In addition, to cater for the possible impact of climate change on water resources, a Drought Contingency Plan (DCP) is in place as an adaptive measure to ensure water security to meet the basic needs of Hong Kong in the event of a severe drought. The DCP was formulated to guarantee our readiness to respond and allow us to efficiently mobilise resources in the event of severe drought either in Hong Kong or on the Mainland, which could affect the fresh water supply in Hong Kong.
Water Quality and Health Standards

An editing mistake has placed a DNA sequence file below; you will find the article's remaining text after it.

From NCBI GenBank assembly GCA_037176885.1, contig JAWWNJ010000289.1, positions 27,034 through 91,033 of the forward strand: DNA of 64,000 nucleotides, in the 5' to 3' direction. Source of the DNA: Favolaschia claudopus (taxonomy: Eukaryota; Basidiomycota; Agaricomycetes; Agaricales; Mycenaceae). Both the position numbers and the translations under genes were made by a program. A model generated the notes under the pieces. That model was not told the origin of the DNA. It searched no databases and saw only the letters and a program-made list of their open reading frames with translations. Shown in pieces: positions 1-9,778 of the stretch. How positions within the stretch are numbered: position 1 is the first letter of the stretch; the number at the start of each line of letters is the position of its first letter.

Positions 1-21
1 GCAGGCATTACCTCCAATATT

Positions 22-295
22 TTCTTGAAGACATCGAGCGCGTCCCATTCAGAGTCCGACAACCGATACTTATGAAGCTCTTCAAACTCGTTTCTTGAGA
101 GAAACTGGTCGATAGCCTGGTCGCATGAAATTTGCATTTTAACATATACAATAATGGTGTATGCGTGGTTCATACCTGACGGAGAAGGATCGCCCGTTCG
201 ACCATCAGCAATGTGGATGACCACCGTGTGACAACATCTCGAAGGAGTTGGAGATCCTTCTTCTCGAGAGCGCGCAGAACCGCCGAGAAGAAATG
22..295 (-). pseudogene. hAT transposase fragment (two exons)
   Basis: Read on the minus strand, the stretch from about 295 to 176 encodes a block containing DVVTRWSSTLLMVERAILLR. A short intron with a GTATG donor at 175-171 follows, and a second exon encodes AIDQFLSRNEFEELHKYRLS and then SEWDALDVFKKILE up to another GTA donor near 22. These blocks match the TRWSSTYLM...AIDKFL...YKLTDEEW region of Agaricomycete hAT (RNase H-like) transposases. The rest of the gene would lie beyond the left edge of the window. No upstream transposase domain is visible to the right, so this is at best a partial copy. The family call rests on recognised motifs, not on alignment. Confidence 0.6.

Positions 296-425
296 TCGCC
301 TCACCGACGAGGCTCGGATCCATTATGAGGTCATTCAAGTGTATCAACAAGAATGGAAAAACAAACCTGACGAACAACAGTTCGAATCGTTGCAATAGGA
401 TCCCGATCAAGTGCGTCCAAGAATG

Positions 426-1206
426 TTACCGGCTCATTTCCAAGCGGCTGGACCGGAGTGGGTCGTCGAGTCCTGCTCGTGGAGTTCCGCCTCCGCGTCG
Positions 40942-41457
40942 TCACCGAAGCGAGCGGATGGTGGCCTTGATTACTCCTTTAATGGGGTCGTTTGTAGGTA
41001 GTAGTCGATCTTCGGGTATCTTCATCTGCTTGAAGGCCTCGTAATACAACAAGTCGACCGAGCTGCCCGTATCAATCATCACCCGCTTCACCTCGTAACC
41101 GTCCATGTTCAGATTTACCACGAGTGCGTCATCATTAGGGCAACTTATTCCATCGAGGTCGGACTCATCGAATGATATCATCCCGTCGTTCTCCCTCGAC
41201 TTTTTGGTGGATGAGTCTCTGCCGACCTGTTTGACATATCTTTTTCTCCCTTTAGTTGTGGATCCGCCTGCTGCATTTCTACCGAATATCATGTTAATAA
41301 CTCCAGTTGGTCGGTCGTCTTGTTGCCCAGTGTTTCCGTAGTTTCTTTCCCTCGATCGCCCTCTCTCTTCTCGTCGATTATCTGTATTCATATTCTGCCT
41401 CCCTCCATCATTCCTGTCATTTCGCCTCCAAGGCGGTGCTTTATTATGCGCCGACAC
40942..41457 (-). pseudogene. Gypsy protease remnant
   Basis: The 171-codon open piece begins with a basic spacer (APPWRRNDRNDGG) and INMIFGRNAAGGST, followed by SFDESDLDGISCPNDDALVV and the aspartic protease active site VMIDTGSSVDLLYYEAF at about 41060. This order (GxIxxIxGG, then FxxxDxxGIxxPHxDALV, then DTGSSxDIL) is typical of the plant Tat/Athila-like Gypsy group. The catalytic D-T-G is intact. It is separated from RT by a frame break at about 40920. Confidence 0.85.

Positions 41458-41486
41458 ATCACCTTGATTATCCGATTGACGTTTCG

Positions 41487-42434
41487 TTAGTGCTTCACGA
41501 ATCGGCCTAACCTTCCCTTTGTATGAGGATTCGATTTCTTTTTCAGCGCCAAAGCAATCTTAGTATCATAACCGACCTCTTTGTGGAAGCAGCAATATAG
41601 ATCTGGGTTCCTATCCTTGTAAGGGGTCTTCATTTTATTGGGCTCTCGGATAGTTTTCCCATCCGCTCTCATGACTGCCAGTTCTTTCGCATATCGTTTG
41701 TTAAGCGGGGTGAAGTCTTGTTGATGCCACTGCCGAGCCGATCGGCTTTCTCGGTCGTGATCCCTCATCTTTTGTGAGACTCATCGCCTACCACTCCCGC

Guangdong authorities have taken effective steps to ensure that the quality of Dongjiang water that reaches Hong Kong meets all relevant national environmental quality standards. This has been achieved through a combination of measures and projects, including the construction of new sewage treatment plants, removal of polluting factories and farms, commissioning of dedicated aqueducts, the Dongjiang Water Quantity and Quality Monitoring and Control System, and the on-going operations of the bio-nitrification plant at the Shenzhen Reservoir. Moreover, we also maintain an on-line Water Quality Monitoring System that runs via an advanced SCADA system at the Muk Wu Pumping Stations to closely gauge the quality of imported Dongjiang water around the clock. We continue to implement a Water Safety Plan to control and prevent any risks of contamination of drinking water from sources to distribution, and will diligently safeguard the quality of the drinking water supply in Hong Kong for public health protection. The Department also continues to use the innovative Zebrafish method to detect abnormalities in the Dongjiang raw water supplied to Hong Kong. By closely monitoring the behaviour of the Zebrafish , the Department can quickly spot any potential water quality problems and take appropriate countermeasures. To enhance water quality monitoring, the Department has also custom designed an olfactometer for use in conjunction with the simplified Flavour Profile Analysis, which is an in-house developed technique for taste and odour assessment in water in order to rapidly detect abnormalities for implementation of effective control measures at water treatment works to ensure that the quality of drinking water is acceptable to consumers. The Department also stays current concerning the latest developments and revisions to the Guidelines for Drinking-water Quality published by the World Health Organization (WHO) which is the standard that WSD has pledged to comply with for the drinking water in Hong Kong. Currently, we are monitoring the quality of drinking water in Hong Kong in accordance with the latest WHO’s Guidelines published in 2011.